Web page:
Saturday, August 18, 2012

NASA's Curiosity rover

NASA's Curiosity rover has transmitted its first color photo and a low-resolution video showing the last two-and-a-half minutes of its dramatic dive through the Martian atmosphere, giving a sneak peek of a spacecraft landing on another world.
Curiosity is the heaviest piece of machinery NASA has landed on Mars.
The roving laboratory, the size of a compact car, landed right on target after an eight
-month, 566-million-kilometre journey. It parked its six wheels about 6 kilometres from its ultimate science destination Mount Sharp, rising from the floor of Gale Crater near the equator.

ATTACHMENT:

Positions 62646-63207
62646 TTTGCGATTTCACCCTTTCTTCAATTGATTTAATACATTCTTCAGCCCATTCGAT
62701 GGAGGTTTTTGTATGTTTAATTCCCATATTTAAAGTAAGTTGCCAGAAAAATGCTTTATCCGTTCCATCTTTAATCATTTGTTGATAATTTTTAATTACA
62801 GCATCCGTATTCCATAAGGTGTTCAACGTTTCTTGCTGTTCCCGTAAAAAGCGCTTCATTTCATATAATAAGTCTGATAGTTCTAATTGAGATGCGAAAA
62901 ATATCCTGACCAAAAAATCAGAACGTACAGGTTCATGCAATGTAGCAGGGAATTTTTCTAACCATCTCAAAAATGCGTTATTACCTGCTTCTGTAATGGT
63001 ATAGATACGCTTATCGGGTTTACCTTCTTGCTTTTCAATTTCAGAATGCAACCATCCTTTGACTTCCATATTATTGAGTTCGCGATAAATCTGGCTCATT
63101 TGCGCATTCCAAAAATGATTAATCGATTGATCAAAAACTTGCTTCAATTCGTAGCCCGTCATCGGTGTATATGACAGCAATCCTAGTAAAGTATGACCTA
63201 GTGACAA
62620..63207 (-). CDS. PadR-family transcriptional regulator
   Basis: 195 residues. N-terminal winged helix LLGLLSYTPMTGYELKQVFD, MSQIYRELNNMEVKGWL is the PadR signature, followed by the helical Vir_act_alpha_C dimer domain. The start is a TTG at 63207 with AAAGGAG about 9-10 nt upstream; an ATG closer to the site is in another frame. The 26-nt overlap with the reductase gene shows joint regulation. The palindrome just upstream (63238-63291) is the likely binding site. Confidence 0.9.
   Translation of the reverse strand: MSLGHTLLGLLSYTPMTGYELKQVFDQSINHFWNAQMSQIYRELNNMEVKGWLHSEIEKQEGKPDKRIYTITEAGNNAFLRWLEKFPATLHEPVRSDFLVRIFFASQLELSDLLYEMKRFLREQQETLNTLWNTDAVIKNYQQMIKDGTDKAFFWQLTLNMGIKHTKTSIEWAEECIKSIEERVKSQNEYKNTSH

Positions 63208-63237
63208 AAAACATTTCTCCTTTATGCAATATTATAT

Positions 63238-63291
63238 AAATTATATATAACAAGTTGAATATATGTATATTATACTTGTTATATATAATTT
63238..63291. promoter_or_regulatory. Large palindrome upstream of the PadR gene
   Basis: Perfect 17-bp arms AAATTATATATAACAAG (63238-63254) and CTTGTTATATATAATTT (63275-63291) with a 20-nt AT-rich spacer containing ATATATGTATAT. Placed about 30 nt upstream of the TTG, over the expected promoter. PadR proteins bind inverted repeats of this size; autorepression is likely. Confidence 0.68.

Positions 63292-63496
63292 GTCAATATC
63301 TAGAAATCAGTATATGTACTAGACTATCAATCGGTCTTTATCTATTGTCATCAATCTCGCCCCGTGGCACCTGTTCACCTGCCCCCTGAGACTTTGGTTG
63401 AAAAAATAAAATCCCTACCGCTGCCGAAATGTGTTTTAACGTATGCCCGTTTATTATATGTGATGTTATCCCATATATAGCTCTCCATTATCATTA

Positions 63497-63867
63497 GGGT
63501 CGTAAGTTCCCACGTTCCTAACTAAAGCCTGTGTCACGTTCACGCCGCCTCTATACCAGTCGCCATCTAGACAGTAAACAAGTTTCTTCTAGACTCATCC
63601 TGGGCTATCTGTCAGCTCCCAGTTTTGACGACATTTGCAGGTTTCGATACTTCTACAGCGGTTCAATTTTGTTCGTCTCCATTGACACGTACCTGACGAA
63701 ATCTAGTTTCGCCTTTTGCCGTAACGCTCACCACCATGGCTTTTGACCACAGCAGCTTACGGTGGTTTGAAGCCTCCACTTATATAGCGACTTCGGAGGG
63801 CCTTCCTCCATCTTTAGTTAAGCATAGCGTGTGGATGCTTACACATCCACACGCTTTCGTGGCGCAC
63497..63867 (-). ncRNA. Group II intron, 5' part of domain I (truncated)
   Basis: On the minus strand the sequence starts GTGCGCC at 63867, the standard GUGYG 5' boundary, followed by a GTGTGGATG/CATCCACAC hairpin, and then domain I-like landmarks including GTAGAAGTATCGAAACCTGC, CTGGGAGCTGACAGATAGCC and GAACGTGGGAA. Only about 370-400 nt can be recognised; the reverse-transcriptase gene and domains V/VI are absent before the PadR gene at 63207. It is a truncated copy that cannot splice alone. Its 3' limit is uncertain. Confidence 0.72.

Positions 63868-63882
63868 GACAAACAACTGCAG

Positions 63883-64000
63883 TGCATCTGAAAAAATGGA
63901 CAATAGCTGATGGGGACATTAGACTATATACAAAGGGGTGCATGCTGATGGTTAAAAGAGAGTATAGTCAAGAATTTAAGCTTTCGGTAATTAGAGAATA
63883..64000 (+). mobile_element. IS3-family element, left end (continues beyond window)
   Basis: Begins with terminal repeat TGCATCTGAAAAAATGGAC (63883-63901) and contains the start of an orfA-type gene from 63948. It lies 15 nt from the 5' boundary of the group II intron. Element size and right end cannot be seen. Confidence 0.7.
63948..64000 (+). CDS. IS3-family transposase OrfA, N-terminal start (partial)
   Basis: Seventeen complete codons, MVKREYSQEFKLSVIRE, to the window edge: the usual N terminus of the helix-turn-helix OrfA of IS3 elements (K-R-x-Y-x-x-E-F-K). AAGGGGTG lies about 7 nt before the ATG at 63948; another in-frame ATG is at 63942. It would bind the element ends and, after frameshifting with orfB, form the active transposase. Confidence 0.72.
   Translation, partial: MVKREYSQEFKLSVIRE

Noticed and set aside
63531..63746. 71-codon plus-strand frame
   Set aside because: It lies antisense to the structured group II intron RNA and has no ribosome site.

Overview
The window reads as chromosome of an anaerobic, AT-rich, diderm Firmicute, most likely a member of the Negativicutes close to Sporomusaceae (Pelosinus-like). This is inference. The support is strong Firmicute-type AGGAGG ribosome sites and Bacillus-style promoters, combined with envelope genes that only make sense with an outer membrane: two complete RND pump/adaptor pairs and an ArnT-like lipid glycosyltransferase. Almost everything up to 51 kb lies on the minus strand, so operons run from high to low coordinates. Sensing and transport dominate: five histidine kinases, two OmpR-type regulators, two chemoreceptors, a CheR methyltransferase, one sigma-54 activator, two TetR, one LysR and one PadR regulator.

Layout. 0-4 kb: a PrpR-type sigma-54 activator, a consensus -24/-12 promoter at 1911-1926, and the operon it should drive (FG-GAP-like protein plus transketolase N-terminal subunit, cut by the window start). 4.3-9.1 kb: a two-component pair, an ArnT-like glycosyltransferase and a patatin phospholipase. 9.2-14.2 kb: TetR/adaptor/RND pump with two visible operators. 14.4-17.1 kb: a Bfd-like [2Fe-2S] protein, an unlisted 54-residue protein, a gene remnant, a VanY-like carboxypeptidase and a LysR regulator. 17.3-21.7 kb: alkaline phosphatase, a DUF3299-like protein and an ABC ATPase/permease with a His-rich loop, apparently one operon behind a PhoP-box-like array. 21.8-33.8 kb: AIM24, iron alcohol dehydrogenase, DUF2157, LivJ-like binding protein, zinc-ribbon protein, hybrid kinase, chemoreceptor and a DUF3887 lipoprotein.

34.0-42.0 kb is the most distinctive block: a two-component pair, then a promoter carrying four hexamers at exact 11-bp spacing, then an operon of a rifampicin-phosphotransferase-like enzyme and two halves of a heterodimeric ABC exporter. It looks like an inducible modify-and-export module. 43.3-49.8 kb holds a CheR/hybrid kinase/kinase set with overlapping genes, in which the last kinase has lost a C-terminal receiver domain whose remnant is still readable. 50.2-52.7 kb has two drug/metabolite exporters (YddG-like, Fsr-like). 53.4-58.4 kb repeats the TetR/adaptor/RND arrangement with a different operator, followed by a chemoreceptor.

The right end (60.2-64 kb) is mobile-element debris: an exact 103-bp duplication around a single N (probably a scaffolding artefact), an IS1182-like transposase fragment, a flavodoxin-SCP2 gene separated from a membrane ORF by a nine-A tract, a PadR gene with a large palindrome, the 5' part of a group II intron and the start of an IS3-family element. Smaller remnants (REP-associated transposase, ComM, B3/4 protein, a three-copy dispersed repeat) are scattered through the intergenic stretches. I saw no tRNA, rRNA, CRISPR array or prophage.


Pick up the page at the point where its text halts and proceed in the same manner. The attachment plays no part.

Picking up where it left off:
Extraordinary efforts were needed for the landing because the rover weighs one ton, and the thin Martian atmosphere offers little friction to slow down a spacecraft. Curiosity had to go from 21,000 kilometres per hour to zero in seven minutes, unfurling a parachute, then firing rockets to brake. In a Hollywood-style finish, cables delicately lowered it to the ground at 3 kilometres per hour

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